While this storm was still strengthening over Denver Metro and headed toward the airport, it had a very compact RFD shelf that I wanted to call a wall cloud at first glance. But the RFD appears to be responsible for lifting this prominent feature out ahead of the base while the true wall clouds spins away behind. Mike Olbinski's time lapse nicely demonstrates the dynamics (See the 6:24 segment of the video).
Goshen County Supercell - May 20, 2014
This was a view that to me, beautifully demonstrates the source of a weak wall cloud’s formation as the forward flank's rain foot intrudes into the updraft, drastically lowering the condensation level in that area. How much of the foreground lowering would technically be considered a wall cloud vs. RFD shelf was questionable to me.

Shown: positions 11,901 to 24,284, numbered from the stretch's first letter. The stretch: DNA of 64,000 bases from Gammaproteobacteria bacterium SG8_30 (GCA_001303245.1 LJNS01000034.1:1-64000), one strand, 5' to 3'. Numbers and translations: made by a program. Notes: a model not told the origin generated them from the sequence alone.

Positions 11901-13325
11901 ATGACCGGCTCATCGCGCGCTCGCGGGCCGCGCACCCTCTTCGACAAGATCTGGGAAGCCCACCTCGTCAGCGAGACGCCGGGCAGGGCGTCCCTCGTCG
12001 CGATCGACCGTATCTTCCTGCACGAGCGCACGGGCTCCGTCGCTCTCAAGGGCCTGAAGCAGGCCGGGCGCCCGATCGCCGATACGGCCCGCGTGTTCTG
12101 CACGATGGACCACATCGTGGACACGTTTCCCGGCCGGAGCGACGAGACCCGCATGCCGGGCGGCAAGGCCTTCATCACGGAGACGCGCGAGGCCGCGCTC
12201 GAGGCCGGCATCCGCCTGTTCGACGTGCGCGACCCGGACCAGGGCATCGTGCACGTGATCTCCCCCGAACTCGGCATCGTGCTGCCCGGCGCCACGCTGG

Newkirk, Oklahoma Supercell - May 19, 2013
This is an example of a transition point where the RFD is smearing a weak wall cloud into a shelf cloud. At least that's how it seems to me. You can see that the foreground lowering is "pointing" toward the forward flank, and benefiting from lowered condensation as it rises into the base. But now it's being hurried and lifted on its way by the RFD gust front (which it "points" away from). It seems to be in a place between both 'definitions' and both dynamic conditions.
Oxford, Kansas Supercell - May 19, 2013
This storm had a shelf feature on the forward flank leading straight into the the RFD core that made me think of video of the Long Point, Illinois storm on November 17, 2013. Skip Talbot had commented that the forward flank shelf on that storm seemed to behave like a hybrid shelf cloud and inflow band.